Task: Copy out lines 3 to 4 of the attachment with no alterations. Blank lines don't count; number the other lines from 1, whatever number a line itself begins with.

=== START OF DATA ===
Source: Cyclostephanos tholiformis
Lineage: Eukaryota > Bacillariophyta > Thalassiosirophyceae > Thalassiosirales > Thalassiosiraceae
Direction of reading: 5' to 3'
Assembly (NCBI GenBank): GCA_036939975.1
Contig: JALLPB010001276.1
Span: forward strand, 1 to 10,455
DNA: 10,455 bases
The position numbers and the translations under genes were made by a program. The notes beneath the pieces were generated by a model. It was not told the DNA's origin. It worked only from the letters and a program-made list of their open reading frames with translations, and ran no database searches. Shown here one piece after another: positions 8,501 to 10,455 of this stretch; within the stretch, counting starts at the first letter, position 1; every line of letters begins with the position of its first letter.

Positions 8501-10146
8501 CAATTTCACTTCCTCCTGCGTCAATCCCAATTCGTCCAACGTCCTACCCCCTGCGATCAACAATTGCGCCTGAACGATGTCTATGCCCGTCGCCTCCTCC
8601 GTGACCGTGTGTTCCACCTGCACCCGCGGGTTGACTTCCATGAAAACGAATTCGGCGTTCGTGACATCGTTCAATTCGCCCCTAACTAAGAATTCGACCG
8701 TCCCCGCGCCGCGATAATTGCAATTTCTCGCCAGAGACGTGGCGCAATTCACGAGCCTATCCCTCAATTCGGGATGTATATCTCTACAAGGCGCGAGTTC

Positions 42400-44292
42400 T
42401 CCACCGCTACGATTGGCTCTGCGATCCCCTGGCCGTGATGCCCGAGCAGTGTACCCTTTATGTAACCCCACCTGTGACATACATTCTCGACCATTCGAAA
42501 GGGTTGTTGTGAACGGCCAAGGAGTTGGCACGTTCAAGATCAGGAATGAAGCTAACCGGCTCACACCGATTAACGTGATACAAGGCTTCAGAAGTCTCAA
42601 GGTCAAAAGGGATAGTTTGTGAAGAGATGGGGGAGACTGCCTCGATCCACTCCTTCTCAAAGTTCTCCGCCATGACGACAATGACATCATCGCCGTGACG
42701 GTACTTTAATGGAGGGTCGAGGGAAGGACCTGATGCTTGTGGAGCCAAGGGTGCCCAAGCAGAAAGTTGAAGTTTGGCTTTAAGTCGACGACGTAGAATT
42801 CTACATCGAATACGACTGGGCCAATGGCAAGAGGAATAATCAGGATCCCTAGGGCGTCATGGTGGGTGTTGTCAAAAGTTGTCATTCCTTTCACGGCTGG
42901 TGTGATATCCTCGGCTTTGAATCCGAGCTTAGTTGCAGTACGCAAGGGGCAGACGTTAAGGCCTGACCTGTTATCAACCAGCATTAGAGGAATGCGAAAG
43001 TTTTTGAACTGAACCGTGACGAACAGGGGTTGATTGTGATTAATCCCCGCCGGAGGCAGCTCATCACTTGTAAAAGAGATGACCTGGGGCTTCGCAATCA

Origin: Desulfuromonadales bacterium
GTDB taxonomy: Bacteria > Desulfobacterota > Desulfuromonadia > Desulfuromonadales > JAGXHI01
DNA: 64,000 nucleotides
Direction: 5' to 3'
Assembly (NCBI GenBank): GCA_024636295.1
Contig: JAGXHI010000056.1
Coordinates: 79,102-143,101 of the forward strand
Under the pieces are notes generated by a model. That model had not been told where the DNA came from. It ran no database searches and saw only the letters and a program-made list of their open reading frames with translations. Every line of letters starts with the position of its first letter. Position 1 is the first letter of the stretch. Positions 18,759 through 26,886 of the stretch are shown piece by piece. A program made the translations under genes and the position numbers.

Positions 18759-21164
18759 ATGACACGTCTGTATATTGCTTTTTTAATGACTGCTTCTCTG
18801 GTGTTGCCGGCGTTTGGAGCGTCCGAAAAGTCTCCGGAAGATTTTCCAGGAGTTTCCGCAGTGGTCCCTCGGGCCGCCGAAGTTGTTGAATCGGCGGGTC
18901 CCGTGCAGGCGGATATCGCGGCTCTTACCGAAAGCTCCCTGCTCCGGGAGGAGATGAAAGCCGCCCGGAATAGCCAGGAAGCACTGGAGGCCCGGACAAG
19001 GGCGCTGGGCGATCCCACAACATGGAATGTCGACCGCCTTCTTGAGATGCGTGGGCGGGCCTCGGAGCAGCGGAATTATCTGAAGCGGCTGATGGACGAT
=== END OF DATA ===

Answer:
Direction of reading: 5' to 3'
Assembly (NCBI GenBank): GCA_036939975.1